Wednesday, July 02, 2008

Redefining keywords

The Way You Say It Says It All: Using the 'Right' Keywords can Catapult a Run-of-the-Mill Story to Major Multi-Outlet Coverage, Experts Say
Strategic word selection can catapult an announcement about a study, a product or a "breakthrough" onto the evening news instead of to its usual destination — the spam folder or circular file. "PR people want to invest time in things that are going to get picked up, so they try to put something to the 'who cares?' and 'so what?' test," says Kate Robins, a longtime public relations consultant. "If you say something is first, most, fastest, tallest — that's likely to get attention. If you can use the words like 'money,' 'fat,' 'cancer' or 'sex,' you're likely to get some ink in the general audience media," she said, the International Herald Tribune reports.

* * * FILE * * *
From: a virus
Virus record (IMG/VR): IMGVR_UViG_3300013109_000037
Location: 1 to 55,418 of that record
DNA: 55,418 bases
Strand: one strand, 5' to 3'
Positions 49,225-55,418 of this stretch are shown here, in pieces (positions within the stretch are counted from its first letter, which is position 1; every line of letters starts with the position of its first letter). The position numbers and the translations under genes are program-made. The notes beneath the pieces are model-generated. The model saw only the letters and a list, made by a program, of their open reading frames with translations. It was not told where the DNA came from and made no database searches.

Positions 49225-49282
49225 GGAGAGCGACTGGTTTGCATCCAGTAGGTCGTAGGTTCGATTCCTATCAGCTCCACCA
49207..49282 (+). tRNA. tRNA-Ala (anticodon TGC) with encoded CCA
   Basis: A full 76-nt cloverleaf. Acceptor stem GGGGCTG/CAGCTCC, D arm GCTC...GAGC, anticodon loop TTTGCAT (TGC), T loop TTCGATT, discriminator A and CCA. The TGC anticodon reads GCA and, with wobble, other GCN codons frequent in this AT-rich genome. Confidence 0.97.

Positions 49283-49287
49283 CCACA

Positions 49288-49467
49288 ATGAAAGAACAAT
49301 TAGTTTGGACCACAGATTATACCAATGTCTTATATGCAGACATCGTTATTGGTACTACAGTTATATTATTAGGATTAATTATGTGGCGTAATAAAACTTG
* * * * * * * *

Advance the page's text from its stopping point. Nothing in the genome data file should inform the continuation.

In the age of Google News Alerts it is necessary to reexamine what constitutes a keyword. We want our stories to be picked up by editors; but even more, we want our stories to be picked up by readers.

Everywhere I go people tell me that they get most of their technology news from email newsletters and Google News Alerts. If you have right keywords in your relesase, they will read it whether it is on PR Newswire or The Washington Post. Google News Alerts draws no distinction.

What are these key words? Not "breakthrough", or "safe," "easy" "secret," "trick" or any sort of buzz word. The keywords you need have to do with subject matter, such as Sarbanes Oxely, Sox, Federal Rules of Civil Procedure (FRCP), electronically stored information (ESI), or whatever keywords or phrases are relevant to your audience. Nobody is stetting up a search on "breakthough" and using the word sex is a good way to land in the spam filter.

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